Yolanda Pila wanted to convert her grandparents’ forties-style tiny home on the outskirts of Madrid into something that would fit her more modern lifestyle, as well as an in-home design studio. At her invitation, PKMN architects redesigned the 50-square-meter (538 square feet) home using sliding shelving units to create rooms that expand and disappear depending on the time of day.
The movable modules are common in warehouses and commercial spaces (they are suspended from the ceiling on rails), but here the architects appropriated them as flexible walls for the different rooms in Yolanda’s home.
One module houses the kitchen on one side (2 fold-down tables and storage for kitchenware, cleaning items, etc). Move the module and the kitchen closes (or simply shrinks) and the other side reveals a blackboard for Pila’s home office (a design and branding firm).
The second module has more office on one side (mostly storage for her materials). Move this wall and the bedroom opens up; complete with a pull-down bed, a removable side table and lamp, as well as an ample closet with plenty of drawers).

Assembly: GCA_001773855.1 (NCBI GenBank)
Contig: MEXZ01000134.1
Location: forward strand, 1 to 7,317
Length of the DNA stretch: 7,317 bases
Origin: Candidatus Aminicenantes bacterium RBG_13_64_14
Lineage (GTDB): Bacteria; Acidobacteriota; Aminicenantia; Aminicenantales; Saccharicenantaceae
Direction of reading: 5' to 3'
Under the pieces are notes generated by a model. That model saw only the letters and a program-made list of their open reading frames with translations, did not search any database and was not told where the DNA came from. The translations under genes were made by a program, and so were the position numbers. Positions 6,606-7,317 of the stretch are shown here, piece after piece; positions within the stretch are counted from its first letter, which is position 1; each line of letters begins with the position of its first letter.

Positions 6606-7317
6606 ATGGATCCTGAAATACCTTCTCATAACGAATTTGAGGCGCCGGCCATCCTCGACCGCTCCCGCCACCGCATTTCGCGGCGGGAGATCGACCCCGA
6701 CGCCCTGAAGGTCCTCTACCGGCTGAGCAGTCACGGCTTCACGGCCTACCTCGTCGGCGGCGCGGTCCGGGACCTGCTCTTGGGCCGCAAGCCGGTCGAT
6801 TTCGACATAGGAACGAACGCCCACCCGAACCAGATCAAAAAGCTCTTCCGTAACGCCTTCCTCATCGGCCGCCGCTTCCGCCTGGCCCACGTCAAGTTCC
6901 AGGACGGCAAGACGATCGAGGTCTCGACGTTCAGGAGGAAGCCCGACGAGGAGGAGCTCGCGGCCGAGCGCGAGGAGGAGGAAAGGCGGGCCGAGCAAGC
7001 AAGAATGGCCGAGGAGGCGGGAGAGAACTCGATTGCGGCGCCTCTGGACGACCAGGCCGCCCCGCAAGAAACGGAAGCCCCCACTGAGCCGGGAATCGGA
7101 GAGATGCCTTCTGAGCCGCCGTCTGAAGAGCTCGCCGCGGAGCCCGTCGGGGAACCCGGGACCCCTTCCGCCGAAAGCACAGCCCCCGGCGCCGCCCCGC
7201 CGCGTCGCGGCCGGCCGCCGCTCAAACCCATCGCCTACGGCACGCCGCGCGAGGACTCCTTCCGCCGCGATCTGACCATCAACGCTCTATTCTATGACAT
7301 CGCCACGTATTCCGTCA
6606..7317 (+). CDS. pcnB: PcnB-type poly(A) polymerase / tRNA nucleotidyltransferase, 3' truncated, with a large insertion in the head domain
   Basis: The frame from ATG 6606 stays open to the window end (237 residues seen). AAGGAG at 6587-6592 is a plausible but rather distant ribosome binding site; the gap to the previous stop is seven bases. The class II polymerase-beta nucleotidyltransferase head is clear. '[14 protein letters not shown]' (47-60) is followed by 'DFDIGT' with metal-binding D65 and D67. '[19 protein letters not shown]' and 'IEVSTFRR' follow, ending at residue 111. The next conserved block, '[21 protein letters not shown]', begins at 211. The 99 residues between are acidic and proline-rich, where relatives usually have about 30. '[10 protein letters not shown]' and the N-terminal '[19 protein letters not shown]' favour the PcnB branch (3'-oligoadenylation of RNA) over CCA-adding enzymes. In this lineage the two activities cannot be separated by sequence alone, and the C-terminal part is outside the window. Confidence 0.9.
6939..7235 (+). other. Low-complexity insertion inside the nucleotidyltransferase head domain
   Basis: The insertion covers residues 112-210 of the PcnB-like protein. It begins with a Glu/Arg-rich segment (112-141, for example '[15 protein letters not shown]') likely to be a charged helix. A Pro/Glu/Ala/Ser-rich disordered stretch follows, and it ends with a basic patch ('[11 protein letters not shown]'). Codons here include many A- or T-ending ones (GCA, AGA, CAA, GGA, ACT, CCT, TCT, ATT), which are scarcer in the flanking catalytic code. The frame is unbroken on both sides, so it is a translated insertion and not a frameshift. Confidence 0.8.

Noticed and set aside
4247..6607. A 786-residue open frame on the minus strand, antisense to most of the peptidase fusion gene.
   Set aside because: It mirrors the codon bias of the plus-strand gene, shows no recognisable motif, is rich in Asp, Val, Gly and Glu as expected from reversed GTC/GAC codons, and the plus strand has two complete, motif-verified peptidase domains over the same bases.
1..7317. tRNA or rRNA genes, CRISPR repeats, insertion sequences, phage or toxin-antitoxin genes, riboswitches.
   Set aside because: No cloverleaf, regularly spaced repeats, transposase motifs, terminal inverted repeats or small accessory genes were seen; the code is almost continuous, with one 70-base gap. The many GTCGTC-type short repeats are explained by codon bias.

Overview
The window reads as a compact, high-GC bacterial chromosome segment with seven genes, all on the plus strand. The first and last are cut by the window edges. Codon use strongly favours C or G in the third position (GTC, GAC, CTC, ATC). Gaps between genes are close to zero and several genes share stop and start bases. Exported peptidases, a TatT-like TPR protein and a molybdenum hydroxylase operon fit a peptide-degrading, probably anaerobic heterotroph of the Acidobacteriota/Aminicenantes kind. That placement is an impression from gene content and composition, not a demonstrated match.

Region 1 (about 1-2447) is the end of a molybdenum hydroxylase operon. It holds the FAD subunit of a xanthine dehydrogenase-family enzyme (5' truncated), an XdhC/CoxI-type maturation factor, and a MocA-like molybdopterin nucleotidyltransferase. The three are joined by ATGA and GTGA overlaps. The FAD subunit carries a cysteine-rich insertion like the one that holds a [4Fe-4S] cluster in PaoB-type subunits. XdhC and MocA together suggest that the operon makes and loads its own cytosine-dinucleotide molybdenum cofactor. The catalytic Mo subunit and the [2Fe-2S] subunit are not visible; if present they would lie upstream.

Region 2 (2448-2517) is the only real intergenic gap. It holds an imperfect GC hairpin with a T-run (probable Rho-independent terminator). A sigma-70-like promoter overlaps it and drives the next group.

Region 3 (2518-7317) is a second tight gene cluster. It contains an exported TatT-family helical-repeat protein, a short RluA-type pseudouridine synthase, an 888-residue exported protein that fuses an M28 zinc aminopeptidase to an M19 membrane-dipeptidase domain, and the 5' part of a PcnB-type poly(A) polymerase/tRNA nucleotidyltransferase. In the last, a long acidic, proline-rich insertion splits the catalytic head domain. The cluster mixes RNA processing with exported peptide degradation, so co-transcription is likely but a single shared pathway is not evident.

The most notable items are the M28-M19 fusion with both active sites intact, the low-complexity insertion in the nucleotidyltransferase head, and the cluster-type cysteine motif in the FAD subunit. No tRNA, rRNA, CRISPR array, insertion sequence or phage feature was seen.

Behind the final wall is the bathroom which can remain narrow during the day (when only needed as a WC) or grow during the morning or evening for dressing room space or to “shower while watching the news”.
The sliding walls are made of OSB (oriented strand board) which was not only an affordable option but one that fit their design sensibilities.
The architects estimate these transforming walls and furniture probably cost 10 or 15% more than a conventional remodel, but that doesn’t include the money you’d invest in conventional furniture and as Yolanda points out, it’s also an investment in lifestyle. “Even if it were cheaper to make a normal house with rooms, there was the risk that I would run. For me, this house is an ideal office, and on a personal level, it’s an experience that I enjoy.”
Architect Carmelo Rodríguez sees the home as a response to the current challenge of living well with less space. “Space keeps getting more expensive and it uses a lot of energy. We have to look for ways to live smaller, but without losing the benefits of quality spaces. We think this way of opening and closing heads in that direction… it’s a bit like pop-up architecture”.